Number crunching: Bond Pearce and Dickinson Dees
24 September 2012 | By Joanne Harris
5 February 2014
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When Bond Pearce and Dickinson Dees announced they were in merger talks a couple of weeks ago the synergies between the two firms were instantly interesting. Never mind the fact that geographically the firms are almost mirror-images – Bond Pearce in the South West and Dickinson Dees in the North East – when it comes to financials this is as close to a merger of equals as it is possible to get.
Bond Pearce’s net profit was £6.1m, equating to average profit per equity partner (PEP) of £235,000 for each of its 26 equity partners. Dickinson Dees produced £6.3m in net profit but with one more equity partner, so PEP was also £235,000.
The two firms’ profit margins were also similar, at 13.1 per cent for Bond Pearce and 13.7 per cent for Dickinson Dees.
Earnings per partner (EPP) show a slight divergence. Both firms reported that total remuneration to all partners was around £12m. But Bond Pearce’s larger partner count of 72, in contrast to Dickinson Dees’ 53, means that the Newcastle firm’s EPP was £228,000 compared to Bond Pearce’s £167,000.
There is less divergence between the earnings of Dickinson Dees’ equity and non-equity partners. Dickinson Dees’ EPP sits close to PEP and in the middle of the firm’s equity range, which goes from £100,000 at the bottom of equity to £272,000 at the top. In contrast, Bond Pearce’s equity range is £190,000 to £345,000. These differences could pose problems for the firms’ management in concluding the merger.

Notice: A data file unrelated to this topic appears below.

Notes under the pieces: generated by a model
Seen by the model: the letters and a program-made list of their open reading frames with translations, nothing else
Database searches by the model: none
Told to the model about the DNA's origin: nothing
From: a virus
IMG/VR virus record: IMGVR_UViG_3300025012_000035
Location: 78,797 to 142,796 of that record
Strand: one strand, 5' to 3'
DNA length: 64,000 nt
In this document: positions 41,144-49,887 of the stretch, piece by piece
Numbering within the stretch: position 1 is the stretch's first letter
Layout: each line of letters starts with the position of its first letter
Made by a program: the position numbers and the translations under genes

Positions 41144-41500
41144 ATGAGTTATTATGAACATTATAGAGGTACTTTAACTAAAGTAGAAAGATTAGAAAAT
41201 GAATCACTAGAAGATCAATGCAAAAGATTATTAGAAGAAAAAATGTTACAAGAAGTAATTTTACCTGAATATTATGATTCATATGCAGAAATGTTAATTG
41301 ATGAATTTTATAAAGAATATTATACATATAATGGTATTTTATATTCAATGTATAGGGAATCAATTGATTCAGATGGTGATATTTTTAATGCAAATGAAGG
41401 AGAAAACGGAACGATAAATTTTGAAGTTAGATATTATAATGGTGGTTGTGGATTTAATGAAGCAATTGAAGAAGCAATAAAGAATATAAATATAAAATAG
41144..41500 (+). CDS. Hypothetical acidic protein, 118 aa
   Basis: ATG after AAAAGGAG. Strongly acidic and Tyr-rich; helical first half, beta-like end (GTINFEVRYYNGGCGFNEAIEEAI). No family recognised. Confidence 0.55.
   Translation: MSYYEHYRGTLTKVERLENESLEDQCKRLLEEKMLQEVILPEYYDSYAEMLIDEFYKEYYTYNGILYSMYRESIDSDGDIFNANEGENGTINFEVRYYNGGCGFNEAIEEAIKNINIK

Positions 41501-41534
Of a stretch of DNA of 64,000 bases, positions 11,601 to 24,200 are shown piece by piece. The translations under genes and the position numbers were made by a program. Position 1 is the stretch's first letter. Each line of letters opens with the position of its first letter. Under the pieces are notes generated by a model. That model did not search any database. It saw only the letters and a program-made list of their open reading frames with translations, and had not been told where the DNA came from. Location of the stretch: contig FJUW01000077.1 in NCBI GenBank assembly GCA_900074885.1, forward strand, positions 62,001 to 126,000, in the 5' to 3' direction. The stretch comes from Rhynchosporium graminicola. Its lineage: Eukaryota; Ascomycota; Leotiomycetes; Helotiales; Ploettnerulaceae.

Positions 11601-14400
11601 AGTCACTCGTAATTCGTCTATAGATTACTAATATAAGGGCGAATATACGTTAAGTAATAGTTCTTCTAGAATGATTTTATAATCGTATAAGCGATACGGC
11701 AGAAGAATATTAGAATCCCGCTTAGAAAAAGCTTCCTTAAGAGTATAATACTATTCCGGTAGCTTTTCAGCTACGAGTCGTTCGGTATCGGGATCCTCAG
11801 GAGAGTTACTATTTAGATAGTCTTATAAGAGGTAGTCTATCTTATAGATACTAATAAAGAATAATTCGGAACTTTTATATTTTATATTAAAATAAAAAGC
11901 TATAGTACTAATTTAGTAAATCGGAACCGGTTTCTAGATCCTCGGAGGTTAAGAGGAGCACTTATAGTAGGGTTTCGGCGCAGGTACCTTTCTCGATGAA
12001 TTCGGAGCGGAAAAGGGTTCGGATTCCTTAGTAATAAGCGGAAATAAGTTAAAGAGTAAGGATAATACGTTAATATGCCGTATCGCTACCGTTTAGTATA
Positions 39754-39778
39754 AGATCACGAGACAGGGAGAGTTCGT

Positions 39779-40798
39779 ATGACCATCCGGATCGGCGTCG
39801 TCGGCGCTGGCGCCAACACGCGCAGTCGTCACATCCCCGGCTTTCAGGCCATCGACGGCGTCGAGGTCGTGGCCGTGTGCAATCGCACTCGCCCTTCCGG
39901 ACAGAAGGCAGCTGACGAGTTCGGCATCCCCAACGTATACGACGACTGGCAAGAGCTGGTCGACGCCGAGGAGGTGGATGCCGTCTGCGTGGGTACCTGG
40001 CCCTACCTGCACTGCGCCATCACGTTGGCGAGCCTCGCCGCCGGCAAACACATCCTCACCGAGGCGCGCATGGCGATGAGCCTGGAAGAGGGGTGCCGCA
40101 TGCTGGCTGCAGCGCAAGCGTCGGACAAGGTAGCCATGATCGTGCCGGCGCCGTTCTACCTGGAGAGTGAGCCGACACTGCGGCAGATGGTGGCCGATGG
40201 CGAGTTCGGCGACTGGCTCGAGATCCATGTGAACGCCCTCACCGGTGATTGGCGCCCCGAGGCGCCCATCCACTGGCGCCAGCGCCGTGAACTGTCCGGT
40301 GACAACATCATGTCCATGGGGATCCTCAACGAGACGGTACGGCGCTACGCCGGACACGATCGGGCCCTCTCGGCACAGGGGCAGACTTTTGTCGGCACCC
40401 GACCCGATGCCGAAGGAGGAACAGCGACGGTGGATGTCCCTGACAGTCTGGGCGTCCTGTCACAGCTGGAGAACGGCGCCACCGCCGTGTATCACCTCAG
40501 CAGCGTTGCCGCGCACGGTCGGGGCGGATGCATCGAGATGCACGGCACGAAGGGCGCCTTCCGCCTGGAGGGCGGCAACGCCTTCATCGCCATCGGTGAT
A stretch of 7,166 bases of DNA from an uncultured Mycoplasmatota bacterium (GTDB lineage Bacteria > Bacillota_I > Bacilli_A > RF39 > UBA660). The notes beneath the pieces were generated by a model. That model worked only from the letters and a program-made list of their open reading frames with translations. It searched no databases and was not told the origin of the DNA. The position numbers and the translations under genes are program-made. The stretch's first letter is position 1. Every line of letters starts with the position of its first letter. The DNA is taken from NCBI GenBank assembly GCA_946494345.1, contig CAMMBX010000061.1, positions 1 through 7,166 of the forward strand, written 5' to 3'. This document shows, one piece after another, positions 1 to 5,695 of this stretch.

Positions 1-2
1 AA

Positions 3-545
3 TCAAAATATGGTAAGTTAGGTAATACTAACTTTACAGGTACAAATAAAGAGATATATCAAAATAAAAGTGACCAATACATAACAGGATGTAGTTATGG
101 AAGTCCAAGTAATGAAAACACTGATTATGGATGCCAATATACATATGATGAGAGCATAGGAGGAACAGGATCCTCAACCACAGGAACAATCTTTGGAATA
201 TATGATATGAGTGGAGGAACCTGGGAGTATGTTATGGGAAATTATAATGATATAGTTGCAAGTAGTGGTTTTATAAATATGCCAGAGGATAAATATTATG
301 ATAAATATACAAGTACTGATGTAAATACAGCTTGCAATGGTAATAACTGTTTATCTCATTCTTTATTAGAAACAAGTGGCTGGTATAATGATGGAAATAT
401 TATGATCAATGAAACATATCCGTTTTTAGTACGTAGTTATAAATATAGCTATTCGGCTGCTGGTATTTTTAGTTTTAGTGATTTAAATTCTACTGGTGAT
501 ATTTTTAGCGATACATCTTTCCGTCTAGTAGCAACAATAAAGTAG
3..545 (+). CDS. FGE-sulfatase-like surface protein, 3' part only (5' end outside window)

The firms’ practice area breakdown also shows some differences. Both obtain about a third of revenue from corporate work and about a quarter from property. But Dickinson Dees’ finance practice brings in 19 per cent of revenue over 6 per cent for Bond Pearce, and the South West firm’s litigation practice, accounting for 40 per cent of revenue, is more than twice the size of the Newcastle firm’s.
Despite this difference in contention work, which can often lead to longer lock-up, the firms have similar financial management practices. Work in progress at the year-end for 2011-12 was 51 days for Bond Pearce and 52 days for Dickinson Dees. Bond Pearce did better on debt collection, with 56 debtor days compared to 77 for its potential merger partner.
At present Bond Pearce’s five offices cover a total space of 193,000 square feet, more than twice as much as Dickinson Dees’ five – but Dickinson Dees is paying more for less space with costs of £4.5m. Both firms have offices in London. Bond Pearce said its 21-lawyer City base brought in revenue of £3.6m last year.
Debt can often be a deal-breaker in a merger situation, but Bond Pearce and Dickinson Dees come out fairly evenly on this metric. At the end of 2011-12 Bond Pearce reported borrowings of £3.5m, while Dickinson Dees had borrowings of £4.9m.
Bond Pearce’s LLP accounts for the year are already published. They show that the £3.5m was made up of £1.95m in bank overdrafts and £1.5m of bank loans. Just under £3m of the borrowings are due within a year. The firm actually reduced its borrowings by £1m between 2010-11 and 2011-12, cutting both loans and overdraft by £500,000.
Dickinson Dees’ 2010-11 LLP accounts showed bank loans of £3.3m, the bulk of which were long-term. Just £730,000 was due within a year. The firm took out £1m loans in June 2005, September 2005 and May 2010 and a £1.5m loan in April 2007, with repayments due over various periods up until 2020.